From Seeds to a State Model: How a High School’s STEM Program Became a State Inspiration
Lori and Traci Tapani, sisters and Co‐Presidents of Wyoming Machine, love volunteering for STEM‐related causes. http://bit.ly/1hanZrL They serve on regional, state and national boards. Locally, they’ve assisted Pine Technical College—from curriculum development to speaking at their commencement. The sisters also lend a hand to middle school STEM events and camps.
Now, an area school district they’ve assisted is a state leader in STEM programs.
In 2012 the Tapanis began plant tours for high school students including North Branch Area High School (NBAHS). “We want to plant seeds. We want our efforts to inspire a generation of students to pursue STEM careers, for their benefit, and for manufacturers,” says Lori.
Around that tour time, Coleman McDonough, NBAHS’ principal, instituted a prestigious Project Lead The Way STEM program. PLTW is a national organization which trains teachers and develops K‐12 STEM curriculums. https://www.pltw.org/our‐programs.
Now in its third year, 65 of 940 NBAHS students are taking PLTW classes. Current classes include Principles of Engineering, Intro to Engineering Design, and Computer Integrated Manufacturing. In the fall of 2016 they will add the final course in the pathway, Engineering, Design and Development, the capstone course. In addition, many students are enrolled in the school’s more traditional industrial technology courses like welding, woods, and construction.
“Our efforts are to continually develop a comprehensive academic program to provide a ‘pathway’ to college and career for all of our students. When it comes to STEM, some students are ‘hands on’ and like the practical application of engineering, like ‘wrenching’ and more hands on learning. Others prefer developing the idea from inception and creating engineering designs. We offer classes for both, and students are excited about it,” says Coleman.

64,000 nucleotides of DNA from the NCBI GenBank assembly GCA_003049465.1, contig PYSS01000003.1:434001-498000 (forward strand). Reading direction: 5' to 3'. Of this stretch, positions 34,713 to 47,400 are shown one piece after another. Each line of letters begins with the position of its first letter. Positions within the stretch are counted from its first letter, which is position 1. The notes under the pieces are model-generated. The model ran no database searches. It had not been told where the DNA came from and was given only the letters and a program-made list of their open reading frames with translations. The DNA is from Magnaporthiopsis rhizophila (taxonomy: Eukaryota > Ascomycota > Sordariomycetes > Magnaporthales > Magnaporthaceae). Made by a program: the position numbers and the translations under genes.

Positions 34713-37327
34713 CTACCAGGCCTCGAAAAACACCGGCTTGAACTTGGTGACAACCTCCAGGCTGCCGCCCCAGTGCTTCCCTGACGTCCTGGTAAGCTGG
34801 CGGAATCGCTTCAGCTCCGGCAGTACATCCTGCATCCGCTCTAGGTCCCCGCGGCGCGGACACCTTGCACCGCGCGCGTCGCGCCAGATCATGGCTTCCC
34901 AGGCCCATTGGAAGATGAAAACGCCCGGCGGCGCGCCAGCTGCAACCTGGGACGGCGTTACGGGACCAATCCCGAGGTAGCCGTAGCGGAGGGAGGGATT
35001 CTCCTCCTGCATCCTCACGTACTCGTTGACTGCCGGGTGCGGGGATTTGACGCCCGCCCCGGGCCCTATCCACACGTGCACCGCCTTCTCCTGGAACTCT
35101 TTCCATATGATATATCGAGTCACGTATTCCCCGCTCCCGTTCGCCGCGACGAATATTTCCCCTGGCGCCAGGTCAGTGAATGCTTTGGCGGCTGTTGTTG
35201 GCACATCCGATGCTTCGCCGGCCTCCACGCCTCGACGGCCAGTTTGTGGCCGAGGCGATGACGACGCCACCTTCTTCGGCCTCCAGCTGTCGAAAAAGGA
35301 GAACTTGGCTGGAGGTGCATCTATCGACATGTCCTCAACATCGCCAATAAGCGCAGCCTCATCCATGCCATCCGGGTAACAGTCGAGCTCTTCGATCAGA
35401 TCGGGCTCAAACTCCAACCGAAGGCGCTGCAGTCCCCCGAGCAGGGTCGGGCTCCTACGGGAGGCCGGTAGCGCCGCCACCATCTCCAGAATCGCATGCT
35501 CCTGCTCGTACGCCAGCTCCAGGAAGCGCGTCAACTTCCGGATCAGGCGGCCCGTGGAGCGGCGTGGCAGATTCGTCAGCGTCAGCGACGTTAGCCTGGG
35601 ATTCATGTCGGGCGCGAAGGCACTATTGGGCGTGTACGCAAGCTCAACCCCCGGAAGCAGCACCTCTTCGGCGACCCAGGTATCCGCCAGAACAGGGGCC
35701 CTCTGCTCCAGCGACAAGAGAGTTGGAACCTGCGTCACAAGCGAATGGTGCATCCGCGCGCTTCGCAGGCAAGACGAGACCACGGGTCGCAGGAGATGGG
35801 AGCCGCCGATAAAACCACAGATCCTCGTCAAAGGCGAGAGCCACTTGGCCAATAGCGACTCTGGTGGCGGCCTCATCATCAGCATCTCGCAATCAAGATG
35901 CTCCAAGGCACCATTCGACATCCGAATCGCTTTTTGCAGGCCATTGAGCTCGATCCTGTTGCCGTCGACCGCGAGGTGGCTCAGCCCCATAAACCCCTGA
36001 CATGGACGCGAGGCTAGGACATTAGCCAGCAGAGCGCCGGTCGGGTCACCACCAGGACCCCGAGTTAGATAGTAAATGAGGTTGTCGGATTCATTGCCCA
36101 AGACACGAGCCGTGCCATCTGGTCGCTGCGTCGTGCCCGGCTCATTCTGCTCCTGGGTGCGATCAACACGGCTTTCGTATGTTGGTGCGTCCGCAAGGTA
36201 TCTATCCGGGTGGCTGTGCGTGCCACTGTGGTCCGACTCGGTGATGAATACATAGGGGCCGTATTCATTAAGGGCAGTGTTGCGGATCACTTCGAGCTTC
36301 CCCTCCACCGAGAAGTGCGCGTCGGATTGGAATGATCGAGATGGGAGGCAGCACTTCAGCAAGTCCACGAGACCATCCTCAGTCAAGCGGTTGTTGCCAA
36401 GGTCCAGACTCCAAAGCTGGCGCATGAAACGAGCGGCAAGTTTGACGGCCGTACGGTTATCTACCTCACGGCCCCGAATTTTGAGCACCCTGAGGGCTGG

One strength of the PLTW program at NBAPS is that the curriculum is present at all levels K-12. In the middle school program, 7th and 8th grade students are required to take one trimester each year of PLTW curriculum and many more take advantage of PLTW elective courses. With that first group of middle school students entering the high school next fall, Coleman believes enrollment in PLTW classes will mushroom.
“I’m very excited about our PLTW/STEM programming and the impact that it can have both for our students and for the manufacturing businesses in our community; By providing our students with this level of curriculum and instruction, our students will graduate with skills they can apply immediately, and in our back yard. How cool is that?” says Coleman.
In the spring of 2014 Lori addressed middle school students at their 9th grade orientation. She spoke about PLTW, the benefit of the curriculum and how this type of program can provide students with a direction for a great career in the manufacturing industry.
In addition, Lori spoke specifically to our female students on the potential and rewards of manufacturing careers and the value of STEM classes. “STEM is for all students and we are trying hard to encourage our girls to give it a try. Lori was instrumental in carrying that message forward,” Coleman adds.
PLTW‐certified schools must also incorporate a Partnership Team (advisory board) including business leaders and school district personnel. The business representatives offer insights, equipment and program recommendations and provide funding for scholarships and other program needs. Meanwhile, STEM students and school representatives’ present progress reports and activities to the Team.
Coleman’s ability to recruit exceptional business people has resulted in seven prominent business representatives on the team including those from Andersen Windows, Lori Tapani and other area leading manufacturers. Next year, North Branch’s PLTW Partnership Team businesses will provide $2,000 to fund scholarships for students who plan on attending a college or certificate program in the STEM or manufacturing fields, as well as $2,000 for other program needs in the classroom.
In fact, North Branch’s program has become a model for the state. The Partnership Team is so successful that Coleman and middle school principal, Todd Tetzlaff, were chosen to present at the Minnesota State PLTW conference last November on building an exceptional community Partnership Team. Lori joined the pair at their presentation to represent the Partnership and to answer questions.
“Lori is awesome,” says Coleman. “She personifies what it means to be a complete business leader. She walks the talk when it comes to being active in the community. I am on the Pine Technical Community College Foundation Board with her and she has been an active member of the PLTW Partnership team since its inception. She took time away from her busy schedule to attend the State conference… not all business leaders would or could do that and I think that is what makes her special. She takes the time and her efforts are genuine. We feel blessed and grateful to have Lori on our team!”
Meanwhile, Lori and Traci are thrilled to watch the seeds they planted during their North Branch school tour contribute to a program that has become a state model.